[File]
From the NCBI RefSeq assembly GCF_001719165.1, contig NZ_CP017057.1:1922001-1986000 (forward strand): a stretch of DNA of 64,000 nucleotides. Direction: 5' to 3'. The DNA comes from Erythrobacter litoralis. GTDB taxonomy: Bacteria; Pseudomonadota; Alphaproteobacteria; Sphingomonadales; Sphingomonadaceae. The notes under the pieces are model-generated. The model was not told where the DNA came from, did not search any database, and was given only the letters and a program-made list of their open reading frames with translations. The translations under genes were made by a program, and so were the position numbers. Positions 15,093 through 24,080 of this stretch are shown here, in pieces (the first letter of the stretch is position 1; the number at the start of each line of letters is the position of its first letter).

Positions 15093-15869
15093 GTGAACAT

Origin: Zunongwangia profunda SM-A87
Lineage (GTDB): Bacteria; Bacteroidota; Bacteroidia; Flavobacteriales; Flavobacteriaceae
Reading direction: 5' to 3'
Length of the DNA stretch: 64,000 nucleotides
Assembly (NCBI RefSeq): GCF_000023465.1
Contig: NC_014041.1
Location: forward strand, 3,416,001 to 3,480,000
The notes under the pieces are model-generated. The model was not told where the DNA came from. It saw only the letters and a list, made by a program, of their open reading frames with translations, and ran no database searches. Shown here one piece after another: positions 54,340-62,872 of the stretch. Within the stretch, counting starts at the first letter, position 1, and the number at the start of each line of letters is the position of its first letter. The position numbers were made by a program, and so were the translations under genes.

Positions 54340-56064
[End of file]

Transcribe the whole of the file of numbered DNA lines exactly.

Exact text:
From the NCBI RefSeq assembly GCF_001719165.1, contig NZ_CP017057.1:1922001-1986000 (forward strand): a stretch of DNA of 64,000 nucleotides. Direction: 5' to 3'. The DNA comes from Erythrobacter litoralis. GTDB taxonomy: Bacteria; Pseudomonadota; Alphaproteobacteria; Sphingomonadales; Sphingomonadaceae. The notes under the pieces are model-generated. The model was not told where the DNA came from, did not search any database, and was given only the letters and a program-made list of their open reading frames with translations. The translations under genes were made by a program, and so were the position numbers. Positions 15,093 through 24,080 of this stretch are shown here, in pieces (the first letter of the stretch is position 1; the number at the start of each line of letters is the position of its first letter).

Positions 15093-15869
15093 GTGAACAT

Origin: Zunongwangia profunda SM-A87
Lineage (GTDB): Bacteria; Bacteroidota; Bacteroidia; Flavobacteriales; Flavobacteriaceae
Reading direction: 5' to 3'
Length of the DNA stretch: 64,000 nucleotides
Assembly (NCBI RefSeq): GCF_000023465.1
Contig: NC_014041.1
Location: forward strand, 3,416,001 to 3,480,000
The notes under the pieces are model-generated. The model was not told where the DNA came from. It saw only the letters and a list, made by a program, of their open reading frames with translations, and ran no database searches. Shown here one piece after another: positions 54,340-62,872 of the stretch. Within the stretch, counting starts at the first letter, position 1, and the number at the start of each line of letters is the position of its first letter. The position numbers were made by a program, and so were the translations under genes.

Positions 54340-56064